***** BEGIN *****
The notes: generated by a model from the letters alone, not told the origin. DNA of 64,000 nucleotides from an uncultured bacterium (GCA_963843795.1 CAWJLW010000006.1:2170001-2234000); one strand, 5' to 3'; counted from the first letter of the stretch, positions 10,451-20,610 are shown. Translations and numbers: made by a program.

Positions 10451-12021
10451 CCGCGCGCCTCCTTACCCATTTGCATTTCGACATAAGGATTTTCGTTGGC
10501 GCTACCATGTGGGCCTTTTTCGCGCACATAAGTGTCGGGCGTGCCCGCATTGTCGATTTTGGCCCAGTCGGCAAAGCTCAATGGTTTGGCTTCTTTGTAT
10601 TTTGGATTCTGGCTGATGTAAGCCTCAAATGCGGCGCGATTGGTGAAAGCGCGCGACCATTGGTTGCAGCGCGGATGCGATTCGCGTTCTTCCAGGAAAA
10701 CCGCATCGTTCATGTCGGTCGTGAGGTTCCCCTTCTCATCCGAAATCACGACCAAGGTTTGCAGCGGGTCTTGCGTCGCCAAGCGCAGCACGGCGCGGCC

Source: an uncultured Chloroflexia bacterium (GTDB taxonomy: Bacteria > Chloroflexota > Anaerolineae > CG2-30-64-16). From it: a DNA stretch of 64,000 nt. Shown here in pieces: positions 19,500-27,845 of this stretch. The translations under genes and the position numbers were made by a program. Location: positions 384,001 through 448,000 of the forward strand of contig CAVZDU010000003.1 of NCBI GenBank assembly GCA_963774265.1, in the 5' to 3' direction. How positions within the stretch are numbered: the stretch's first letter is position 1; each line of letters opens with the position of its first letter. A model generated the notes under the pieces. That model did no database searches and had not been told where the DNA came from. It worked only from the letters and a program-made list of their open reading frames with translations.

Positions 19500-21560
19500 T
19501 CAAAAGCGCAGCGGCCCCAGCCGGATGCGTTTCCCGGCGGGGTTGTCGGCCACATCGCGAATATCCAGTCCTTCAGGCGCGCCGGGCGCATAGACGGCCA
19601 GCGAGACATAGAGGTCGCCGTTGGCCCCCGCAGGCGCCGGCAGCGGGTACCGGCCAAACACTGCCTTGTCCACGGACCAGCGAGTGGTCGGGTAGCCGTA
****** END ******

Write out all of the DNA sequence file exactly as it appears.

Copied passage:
The notes: generated by a model from the letters alone, not told the origin. DNA of 64,000 nucleotides from an uncultured bacterium (GCA_963843795.1 CAWJLW010000006.1:2170001-2234000); one strand, 5' to 3'; counted from the first letter of the stretch, positions 10,451-20,610 are shown. Translations and numbers: made by a program.

Positions 10451-12021
10451 CCGCGCGCCTCCTTACCCATTTGCATTTCGACATAAGGATTTTCGTTGGC
10501 GCTACCATGTGGGCCTTTTTCGCGCACATAAGTGTCGGGCGTGCCCGCATTGTCGATTTTGGCCCAGTCGGCAAAGCTCAATGGTTTGGCTTCTTTGTAT
10601 TTTGGATTCTGGCTGATGTAAGCCTCAAATGCGGCGCGATTGGTGAAAGCGCGCGACCATTGGTTGCAGCGCGGATGCGATTCGCGTTCTTCCAGGAAAA
10701 CCGCATCGTTCATGTCGGTCGTGAGGTTCCCCTTCTCATCCGAAATCACGACCAAGGTTTGCAGCGGGTCTTGCGTCGCCAAGCGCAGCACGGCGCGGCC

Source: an uncultured Chloroflexia bacterium (GTDB taxonomy: Bacteria > Chloroflexota > Anaerolineae > CG2-30-64-16). From it: a DNA stretch of 64,000 nt. Shown here in pieces: positions 19,500-27,845 of this stretch. The translations under genes and the position numbers were made by a program. Location: positions 384,001 through 448,000 of the forward strand of contig CAVZDU010000003.1 of NCBI GenBank assembly GCA_963774265.1, in the 5' to 3' direction. How positions within the stretch are numbered: the stretch's first letter is position 1; each line of letters opens with the position of its first letter. A model generated the notes under the pieces. That model did no database searches and had not been told where the DNA came from. It worked only from the letters and a program-made list of their open reading frames with translations.

Positions 19500-21560
19500 T
19501 CAAAAGCGCAGCGGCCCCAGCCGGATGCGTTTCCCGGCGGGGTTGTCGGCCACATCGCGAATATCCAGTCCTTCAGGCGCGCCGGGCGCATAGACGGCCA
19601 GCGAGACATAGAGGTCGCCGTTGGCCCCCGCAGGCGCCGGCAGCGGGTACCGGCCAAACACTGCCTTGTCCACGGACCAGCGAGTGGTCGGGTAGCCGTA